The Central Bank of Barbados (CBB) released their review of the economic performance of Barbados for the first nine months of 2013. As expected, the country slid deeper into recession and the CBB estimates that economic activity declined by 0.7% so far for the year. The key drivers of economic activity – tourism and construction activity – continued to struggle, the unemployment rate remains high and the level of reserves continued to plummet. The only good sign is the continued ease in inflation, though one could argue that the low inflation rate (2.1% at July 2013) may partially reflect low demand, especially in an import-dependent country, such as Barbados, where high levels of consumer confidence are often accompanied by a rising inflation rate.
Confidence and the Foreign Exchange Reserves
Perhaps the most worrying trend is the continued leakage in the foreign exchange reserves, which fell by Bds$220.2 million in the third quarter of 2013 and is now at its lowest since 2000. To be prudent, countries with fixed exchange rates are encouraged to maintain foreign exchange reserves equivalent to at least 12 weeks of imports of goods and services. This level is believed to provide sufficient foreign exchange coverage to successfully defend the exchange rate and thus provides a signal to international investors of the strength of the Balance of Payments position and, by extension, the entire economy. At 13.3 weeks, Barbados is only 1.3 weeks above this international benchmark. Unlike the last period of significant drain on the reserves, the reduction in the reserves is not due to a fast-growing import bill. In fact, retained imports have grown by a mere 0.05% so far for the year since domestic demand is quite weak.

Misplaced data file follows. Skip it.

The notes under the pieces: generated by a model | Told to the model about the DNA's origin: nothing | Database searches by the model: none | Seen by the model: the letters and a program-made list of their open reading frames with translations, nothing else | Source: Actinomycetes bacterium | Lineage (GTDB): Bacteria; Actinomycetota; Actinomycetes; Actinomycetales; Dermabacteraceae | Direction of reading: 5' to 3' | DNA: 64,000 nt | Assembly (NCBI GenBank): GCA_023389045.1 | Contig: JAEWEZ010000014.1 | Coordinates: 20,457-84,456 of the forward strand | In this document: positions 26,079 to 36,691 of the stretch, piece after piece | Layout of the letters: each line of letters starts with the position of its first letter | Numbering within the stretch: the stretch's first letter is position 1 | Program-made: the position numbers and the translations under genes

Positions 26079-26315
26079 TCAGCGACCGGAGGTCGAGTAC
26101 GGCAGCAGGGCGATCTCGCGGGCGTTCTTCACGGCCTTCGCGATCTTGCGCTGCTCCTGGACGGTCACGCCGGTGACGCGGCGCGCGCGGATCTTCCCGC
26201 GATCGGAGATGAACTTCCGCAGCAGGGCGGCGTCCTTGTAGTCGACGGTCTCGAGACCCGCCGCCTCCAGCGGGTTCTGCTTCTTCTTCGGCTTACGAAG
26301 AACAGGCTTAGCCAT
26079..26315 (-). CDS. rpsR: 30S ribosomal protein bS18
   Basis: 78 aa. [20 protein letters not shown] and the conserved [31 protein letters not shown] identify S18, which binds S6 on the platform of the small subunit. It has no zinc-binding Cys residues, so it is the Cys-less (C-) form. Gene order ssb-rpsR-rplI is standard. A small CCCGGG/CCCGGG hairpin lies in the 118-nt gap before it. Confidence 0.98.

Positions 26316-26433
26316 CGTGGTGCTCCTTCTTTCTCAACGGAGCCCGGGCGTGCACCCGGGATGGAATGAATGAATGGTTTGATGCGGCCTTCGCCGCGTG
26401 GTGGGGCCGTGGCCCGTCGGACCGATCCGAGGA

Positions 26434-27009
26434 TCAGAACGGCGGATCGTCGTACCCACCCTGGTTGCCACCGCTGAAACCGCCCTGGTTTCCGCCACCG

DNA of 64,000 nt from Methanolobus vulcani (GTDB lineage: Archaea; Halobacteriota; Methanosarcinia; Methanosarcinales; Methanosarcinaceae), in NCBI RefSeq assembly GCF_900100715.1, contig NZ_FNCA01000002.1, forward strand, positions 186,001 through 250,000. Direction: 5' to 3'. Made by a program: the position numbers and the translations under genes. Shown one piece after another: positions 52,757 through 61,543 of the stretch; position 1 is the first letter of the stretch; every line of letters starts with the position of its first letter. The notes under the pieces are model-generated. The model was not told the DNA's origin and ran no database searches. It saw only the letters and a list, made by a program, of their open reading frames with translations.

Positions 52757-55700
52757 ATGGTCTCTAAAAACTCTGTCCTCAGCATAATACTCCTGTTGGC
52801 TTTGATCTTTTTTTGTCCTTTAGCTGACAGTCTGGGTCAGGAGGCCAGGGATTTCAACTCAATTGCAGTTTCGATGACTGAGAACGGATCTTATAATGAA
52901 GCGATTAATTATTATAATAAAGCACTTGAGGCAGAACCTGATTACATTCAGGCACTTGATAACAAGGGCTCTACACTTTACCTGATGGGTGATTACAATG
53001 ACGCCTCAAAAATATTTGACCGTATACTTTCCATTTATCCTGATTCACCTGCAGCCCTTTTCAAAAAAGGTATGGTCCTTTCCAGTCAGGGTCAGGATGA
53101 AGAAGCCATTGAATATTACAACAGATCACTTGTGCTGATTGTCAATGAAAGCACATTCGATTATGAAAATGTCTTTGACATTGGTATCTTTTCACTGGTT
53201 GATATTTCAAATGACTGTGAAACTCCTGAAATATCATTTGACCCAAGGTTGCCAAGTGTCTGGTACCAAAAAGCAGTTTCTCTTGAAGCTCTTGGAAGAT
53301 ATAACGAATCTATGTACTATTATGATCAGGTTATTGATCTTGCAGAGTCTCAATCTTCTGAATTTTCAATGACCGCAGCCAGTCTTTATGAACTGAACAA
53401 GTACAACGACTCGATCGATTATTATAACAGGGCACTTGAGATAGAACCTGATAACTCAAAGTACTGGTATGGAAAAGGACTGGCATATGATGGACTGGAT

The main obstacle to arresting the slide in the reserves has been attracting capital inflows. The CBB estimates that net capital inflows at the end of the third quarter are roughly one-quarter of what was recorded by the same point in time in 2012. Capital inflows, especially foreign direct investment, are good indicators of the level of confidence in an economy. In times where confidence is high, inward investment grows, as both domestic and foreign investors are comfortable making the long-term investments that attract capital inflows, such as major construction projects, buying real estate and starting/expanding companies. On the flip side, when confidence is low, not only do foreign investors become increasingly reluctant to make long-term commitments, but domestic investors also go into a holding pattern, since low confidence in the future of the economy increases the risk of these types of investments.
The CBB believes that 2014 should be better year for foreign direct investment due to the construction of a cruise pier and the implementation of government infrastructure and tourism-related projects. Furthermore, it anticipates that capital inflows will strengthen even further in 2015. This outlook hinges on major projects coming fully on stream and the success of initiatives to strengthen Barbados’ international competitiveness.
There are clear downside risks to this outlook. Private-sector projects have been subject to above-average financing constraints in recent years, partially due to the uncertainty surrounding long-term investing in Barbados. The government is also in the middle of a major fiscal contraction, which could prevent or significant slow the implementation of major infrastructural projects. There are signs that confidence may returning, however, with the major commitment recently made by Sandals Resorts International and the addition of another Jet Blue flight to Barbados.
Operating with Economic Uncertainty
Operating with this level of economic uncertainty is a major challenge for businesses operating in Barbados and presents a catch twenty-two situation for the country. Without investment and confidence in the future of the country, it would be difficult for the economy to rise out of recession. On the flip side, it is risky to invest in a country that has been in recession for a prolonged period of time, especially when the economic outlook is somewhat unclear. Nevertheless, we may be at a turning point in the country’s history where the timing may be right for the private sector to firmly take the reigns of the economy and lead Barbados to sustainable growth.